Tag Archives: board of directors

Oficina profesionales

Impact of reform of the Corporate Enterprises Act on the governing body

Last December 3rd, Law 31/2014 amending the Corporate Enterprises Act (hereinafter the “CEA”) to improve corporate governance was approved, subsequently entering into force on December 24. The main objective of the reform is to enhance transparency and good practices by the governing bodies of companies in order to achieve effective improvement of the corporate governance of companies, as well as greater efficiency in their management and administration.

In this information note we will focus on changes affecting the governing body of non-listed companies.

Remuneration of directors

  • The system of remuneration is now the same for both types of companies, joint stock companies (hereinafter, “JSC”) and limited liability companies (hereinafter, “LLC”).
  • The General Meeting will have to approve annually the maximum amount of remuneration received by all the directors of the company as a whole. Nevertheless, the directors themselves will decide how that amount is shared among them.
  • The remuneration of the directors must be linked to the sustainability and profitability of the company, which is a further reflection of the philosophy behind this reform aimed at achieving transparency and good governance.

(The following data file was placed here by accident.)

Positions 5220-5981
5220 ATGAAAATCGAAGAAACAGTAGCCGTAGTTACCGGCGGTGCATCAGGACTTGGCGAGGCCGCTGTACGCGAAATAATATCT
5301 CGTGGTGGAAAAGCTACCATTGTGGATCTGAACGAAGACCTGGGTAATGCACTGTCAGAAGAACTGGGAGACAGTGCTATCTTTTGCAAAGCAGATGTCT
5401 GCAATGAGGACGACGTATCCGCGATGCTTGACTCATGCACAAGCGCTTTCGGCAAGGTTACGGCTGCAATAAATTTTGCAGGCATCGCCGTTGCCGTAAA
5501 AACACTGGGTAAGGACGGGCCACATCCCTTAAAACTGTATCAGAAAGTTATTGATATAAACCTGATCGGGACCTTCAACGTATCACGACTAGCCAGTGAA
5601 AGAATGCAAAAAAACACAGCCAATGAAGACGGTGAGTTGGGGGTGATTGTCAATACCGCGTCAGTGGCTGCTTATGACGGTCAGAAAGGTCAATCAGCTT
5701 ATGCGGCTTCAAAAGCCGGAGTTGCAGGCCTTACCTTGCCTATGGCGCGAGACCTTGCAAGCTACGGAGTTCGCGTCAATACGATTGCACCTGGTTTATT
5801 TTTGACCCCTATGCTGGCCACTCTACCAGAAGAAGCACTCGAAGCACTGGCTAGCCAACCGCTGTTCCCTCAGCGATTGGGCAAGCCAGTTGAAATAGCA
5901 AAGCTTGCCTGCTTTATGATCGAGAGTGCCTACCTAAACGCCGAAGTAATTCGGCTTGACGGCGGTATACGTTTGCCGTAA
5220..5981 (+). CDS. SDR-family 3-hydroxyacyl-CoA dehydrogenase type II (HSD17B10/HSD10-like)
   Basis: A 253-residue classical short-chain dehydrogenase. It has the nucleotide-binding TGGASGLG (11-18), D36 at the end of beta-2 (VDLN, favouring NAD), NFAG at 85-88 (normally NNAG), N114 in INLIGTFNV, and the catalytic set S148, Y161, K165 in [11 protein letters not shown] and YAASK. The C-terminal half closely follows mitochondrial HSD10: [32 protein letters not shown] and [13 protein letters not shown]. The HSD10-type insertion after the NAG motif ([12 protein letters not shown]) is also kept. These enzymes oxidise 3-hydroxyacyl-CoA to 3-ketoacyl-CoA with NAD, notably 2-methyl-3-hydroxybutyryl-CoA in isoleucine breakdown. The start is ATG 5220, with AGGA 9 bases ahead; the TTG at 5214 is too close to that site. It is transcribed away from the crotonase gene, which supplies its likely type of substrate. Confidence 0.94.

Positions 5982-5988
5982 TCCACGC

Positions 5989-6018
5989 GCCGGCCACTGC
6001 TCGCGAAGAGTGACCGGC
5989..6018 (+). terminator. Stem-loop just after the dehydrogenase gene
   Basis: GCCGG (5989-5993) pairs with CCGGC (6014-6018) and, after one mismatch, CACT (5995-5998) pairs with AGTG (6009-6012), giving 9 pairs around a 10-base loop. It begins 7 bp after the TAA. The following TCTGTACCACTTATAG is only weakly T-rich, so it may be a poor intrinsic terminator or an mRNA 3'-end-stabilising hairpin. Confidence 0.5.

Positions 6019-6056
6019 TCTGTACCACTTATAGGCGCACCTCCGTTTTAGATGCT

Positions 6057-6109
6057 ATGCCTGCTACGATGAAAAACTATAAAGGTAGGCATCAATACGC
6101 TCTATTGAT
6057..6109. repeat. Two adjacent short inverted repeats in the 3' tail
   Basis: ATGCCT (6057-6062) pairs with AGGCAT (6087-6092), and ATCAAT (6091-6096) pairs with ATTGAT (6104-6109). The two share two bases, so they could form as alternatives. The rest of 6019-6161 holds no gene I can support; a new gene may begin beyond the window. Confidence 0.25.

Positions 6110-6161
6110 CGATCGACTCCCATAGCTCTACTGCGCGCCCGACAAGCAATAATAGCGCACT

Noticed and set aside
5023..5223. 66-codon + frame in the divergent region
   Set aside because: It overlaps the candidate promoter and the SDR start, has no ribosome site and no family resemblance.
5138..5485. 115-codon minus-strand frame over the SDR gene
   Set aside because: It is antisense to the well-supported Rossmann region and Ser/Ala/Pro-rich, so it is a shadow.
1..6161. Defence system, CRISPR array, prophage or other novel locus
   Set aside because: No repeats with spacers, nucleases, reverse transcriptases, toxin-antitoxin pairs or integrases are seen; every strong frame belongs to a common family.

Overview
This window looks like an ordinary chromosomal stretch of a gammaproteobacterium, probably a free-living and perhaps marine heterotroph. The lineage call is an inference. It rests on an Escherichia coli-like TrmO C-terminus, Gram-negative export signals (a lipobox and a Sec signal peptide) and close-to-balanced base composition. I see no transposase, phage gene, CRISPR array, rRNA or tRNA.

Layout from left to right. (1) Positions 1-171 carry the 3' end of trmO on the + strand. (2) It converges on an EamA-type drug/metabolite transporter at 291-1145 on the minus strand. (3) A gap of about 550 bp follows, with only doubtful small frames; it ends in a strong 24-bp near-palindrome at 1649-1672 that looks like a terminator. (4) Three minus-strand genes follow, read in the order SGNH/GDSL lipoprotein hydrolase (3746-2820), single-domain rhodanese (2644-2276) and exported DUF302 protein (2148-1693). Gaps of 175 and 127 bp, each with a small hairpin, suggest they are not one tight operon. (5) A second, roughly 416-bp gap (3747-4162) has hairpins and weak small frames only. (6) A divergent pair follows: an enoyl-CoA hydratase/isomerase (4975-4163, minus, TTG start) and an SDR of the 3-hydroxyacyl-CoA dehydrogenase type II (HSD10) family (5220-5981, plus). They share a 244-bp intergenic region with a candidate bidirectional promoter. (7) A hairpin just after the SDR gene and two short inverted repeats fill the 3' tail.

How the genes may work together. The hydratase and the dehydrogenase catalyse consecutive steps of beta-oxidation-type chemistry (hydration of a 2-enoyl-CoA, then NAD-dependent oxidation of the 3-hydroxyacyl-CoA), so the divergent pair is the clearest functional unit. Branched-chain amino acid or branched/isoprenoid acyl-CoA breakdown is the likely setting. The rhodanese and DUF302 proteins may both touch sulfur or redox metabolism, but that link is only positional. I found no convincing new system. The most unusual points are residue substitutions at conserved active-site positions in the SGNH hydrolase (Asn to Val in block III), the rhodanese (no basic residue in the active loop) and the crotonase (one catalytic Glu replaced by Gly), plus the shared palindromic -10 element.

Directors’ duties

  • Directors’ duties are delimited and defined with a view to achieving good corporate governance of companies. The changes include, among others, a more detailed description of the concept of due diligence, its mandatory nature and the extension of the liability regime applicable to it. The duty of loyalty and its liability regime are also dealt with in greater depth. The “business judgment rule” is introduced to protect strategic and business decision-making under certain circumstances.

Liability regime

  • Definition of “de facto director” as someone under whose instructions the directors of the company might be accustomed to acting.
  • Extension of the liability regime to the chief executive of the company in cases where there is no managing director and to the natural person who is the representative of a body corporate director.
  • Any action against directors for corporate and individual liability becomes time-barred 4 years from the date on which it could have been exercised.

Board of directors: organization and functioning

  • Regarding board members’ remuneration, the position will generally be unremunerated, unless the Company by-laws provide otherwise. Besides, the amount of remuneration must be reasonable relative to the functions and responsibilities inherent to the position, and proportionate to the importance and economic situation of the company. Henceforth, a contract detailing salary components has to be signed between the company and the managing director (s), or board members having executive functions which are different from those of the managing director (s).
  • The list of non-delegable powers of the Board has been expanded (preparation of annual accounts, appointment and removal of executives, decisions regarding the remuneration of board members, but most notably, non-derogable powers include the power to call meetings and to prepare the agenda. This goes against a line of case law that has been recognizing the competence of the managing director to call meetings).